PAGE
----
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close this bookActing Early to Prevent AIDS: The Case of Senegal (UNAIDS, 1999, 28 p.)
close this folderHas the response made a difference?
View the document(introduction...)
View the documentKnowledge about AIDS and how to prevent it
View the documentSexual activity
View the documentCondom use
View the documentPrevalence of sexually transmitted diseases
View the documentPrevalence of HIV

Prevalence of HIV

With such low rates of casual sex, falling rates of STD infection and high levels of condom use, it might be expected that HIV infection in Senegal has remained low. A possible exception might be among sex workers, whose levels of STDs suggest a rather high cumulative risk of HIV infection, even when the majority of their sexual contacts are protected by condom use.

And indeed, the available HIV surveillance data bear out these expectations. National AIDS programme data show that HIV prevalence among pregnant women was 1.41 percent at the end of 1996. There has been no significant trend over time in this population. Figure 4 shows HIV-infection rates among pregnant women in the capital Dakar. There are also sentinel surveillance sites at antenatal clinics in three other major urban areas - Saint-Louis, Kaolack and Ziguinchor; they all show much the same rates, with HIV infection below two percent in pregnant women most years between 1989 and 1996, and no upward trend in HIV prevalence over time.

Figure 4. HIV prevalence among pregnant women, Dakar, Senegal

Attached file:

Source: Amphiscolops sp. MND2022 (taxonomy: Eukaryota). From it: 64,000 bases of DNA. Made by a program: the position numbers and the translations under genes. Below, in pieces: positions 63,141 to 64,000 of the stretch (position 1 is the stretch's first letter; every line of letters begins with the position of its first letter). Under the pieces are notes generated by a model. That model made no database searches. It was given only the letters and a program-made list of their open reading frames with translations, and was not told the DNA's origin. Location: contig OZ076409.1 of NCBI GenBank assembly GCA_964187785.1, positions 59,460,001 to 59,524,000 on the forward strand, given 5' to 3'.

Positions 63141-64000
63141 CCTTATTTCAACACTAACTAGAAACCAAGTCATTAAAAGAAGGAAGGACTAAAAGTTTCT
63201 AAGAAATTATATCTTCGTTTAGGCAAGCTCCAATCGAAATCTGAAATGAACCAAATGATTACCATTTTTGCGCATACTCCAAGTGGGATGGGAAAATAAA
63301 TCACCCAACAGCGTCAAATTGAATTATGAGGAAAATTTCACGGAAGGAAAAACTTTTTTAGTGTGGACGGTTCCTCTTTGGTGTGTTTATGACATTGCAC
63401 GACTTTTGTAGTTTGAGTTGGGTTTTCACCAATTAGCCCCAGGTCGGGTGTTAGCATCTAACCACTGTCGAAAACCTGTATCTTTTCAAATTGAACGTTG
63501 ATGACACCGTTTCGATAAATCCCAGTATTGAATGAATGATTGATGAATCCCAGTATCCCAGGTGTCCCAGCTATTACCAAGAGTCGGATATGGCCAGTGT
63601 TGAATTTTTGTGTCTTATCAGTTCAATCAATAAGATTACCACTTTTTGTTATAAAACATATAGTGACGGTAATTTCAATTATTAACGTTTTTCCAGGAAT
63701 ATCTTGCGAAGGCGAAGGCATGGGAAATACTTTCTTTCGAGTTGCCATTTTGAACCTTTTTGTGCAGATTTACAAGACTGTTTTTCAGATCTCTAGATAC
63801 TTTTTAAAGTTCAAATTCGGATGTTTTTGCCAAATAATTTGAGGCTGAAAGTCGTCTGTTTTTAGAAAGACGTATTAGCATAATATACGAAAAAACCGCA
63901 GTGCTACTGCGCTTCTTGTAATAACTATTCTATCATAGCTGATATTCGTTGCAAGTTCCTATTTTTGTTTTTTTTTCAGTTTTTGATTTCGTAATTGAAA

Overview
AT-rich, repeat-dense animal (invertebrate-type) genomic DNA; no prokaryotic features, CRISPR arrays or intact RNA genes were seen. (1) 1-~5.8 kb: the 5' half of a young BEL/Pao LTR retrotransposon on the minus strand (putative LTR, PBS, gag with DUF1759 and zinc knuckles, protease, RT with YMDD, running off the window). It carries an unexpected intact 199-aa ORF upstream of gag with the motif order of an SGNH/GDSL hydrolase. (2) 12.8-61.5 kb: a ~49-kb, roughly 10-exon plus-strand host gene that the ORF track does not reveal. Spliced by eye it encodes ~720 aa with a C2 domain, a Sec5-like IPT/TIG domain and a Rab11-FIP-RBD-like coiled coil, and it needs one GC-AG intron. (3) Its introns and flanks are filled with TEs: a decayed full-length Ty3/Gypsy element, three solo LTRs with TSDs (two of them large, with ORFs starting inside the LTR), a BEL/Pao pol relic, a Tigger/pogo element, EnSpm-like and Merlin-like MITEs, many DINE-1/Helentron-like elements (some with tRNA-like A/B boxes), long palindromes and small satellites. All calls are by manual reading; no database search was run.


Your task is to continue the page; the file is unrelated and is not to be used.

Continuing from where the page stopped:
In male STD patients, generally thought to be a group representing high risk of infection, HIV infection rates have remained more or less consistently below 5 percent over time in all sites. It is only among female sex workers, probably the group at highest risk of infection, that HIV prevalence levels have risen significantly over time. They are highest in the south of the country - HIV infection among registered sex workers in the southern city of Ziguinchor reached close to 35 percent in 1996. In the capital, Dakar, HIV infection among sex workers appears to have remained stable at around 17 percent since 1993.

Stable HIV prevalence does not, of course, mean there are no new infections. For every person who drops out of the group tested for HIV - because they have died, are too sick to present at health facilities, are no longer fertile or for any other reason - there must be one new infection to keep prevalence stable. But in the case of Senegal, it does not appear that stable prevalence is masking rising incidence. An incidence study of sex workers in Dakar registered new HIV infections at around 1.1 per 100 person years of observation in the decade between 1985 and 1995, with no significant rise in infection levels over time.

Among pregnant women, too, there seems to be no evidence of high infection rates in the youngest age group - the age group where prevalence levels are most likely to reflect incidence, or new infections. Between 1989 and 1996, only one out of more than 400 pregnant teenagers screened for HIV was found to be infected with the virus.